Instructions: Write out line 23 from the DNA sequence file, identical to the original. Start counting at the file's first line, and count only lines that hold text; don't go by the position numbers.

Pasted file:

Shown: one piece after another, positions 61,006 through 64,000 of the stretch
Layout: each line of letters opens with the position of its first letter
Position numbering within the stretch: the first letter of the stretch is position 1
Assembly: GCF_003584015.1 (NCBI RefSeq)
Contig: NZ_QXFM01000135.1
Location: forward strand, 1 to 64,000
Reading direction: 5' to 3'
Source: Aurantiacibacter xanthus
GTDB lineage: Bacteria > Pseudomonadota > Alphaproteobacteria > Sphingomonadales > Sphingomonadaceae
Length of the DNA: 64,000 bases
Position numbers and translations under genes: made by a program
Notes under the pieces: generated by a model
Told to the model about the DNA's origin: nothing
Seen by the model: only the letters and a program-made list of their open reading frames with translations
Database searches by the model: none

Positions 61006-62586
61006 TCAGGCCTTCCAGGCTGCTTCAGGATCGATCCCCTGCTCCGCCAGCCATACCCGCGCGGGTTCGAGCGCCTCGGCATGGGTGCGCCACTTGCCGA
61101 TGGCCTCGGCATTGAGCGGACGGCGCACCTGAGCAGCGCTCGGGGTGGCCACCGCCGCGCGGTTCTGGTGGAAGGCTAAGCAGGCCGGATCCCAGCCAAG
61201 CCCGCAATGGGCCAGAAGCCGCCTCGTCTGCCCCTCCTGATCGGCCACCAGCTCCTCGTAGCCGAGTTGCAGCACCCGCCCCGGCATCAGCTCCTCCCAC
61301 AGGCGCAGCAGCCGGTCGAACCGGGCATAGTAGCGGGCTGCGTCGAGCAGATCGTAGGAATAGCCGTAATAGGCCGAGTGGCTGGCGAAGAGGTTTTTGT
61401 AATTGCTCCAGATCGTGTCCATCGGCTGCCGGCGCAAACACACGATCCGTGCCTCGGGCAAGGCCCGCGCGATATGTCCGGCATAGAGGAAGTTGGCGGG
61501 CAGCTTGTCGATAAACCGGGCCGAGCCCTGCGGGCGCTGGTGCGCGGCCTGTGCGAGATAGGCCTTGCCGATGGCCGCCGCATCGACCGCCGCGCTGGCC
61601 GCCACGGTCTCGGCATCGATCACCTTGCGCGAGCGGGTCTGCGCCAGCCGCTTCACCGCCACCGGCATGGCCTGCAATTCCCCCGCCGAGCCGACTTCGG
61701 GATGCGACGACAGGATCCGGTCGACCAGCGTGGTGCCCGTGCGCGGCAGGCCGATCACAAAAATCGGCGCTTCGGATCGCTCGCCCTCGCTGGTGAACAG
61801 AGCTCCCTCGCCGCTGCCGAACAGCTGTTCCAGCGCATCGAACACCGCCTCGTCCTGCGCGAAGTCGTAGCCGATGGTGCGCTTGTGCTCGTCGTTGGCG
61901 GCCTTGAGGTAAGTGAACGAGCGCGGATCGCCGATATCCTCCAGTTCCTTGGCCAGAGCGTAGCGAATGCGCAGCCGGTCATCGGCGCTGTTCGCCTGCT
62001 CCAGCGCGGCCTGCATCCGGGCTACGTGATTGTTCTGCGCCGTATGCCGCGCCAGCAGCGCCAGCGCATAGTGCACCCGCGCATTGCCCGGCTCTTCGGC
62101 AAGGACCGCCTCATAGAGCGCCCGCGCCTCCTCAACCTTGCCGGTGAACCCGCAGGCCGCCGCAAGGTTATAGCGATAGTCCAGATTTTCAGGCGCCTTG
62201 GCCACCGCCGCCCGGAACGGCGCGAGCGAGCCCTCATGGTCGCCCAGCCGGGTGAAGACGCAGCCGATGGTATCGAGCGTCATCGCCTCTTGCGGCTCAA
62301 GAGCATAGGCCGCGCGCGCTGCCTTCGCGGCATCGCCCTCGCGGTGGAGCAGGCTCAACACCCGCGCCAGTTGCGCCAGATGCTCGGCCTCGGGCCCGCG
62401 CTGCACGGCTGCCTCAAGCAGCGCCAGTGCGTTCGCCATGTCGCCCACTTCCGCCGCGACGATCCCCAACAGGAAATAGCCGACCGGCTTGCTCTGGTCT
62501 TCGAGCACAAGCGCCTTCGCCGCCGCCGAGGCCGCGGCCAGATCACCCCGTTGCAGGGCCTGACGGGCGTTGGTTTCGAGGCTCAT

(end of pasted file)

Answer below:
61601 GCCACGGTCTCGGCATCGATCACCTTGCGCGAGCGGGTCTGCGCCAGCCGCTTCACCGCCACCGGCATGGCCTGCAATTCCCCCGCCGAGCCGACTTCGG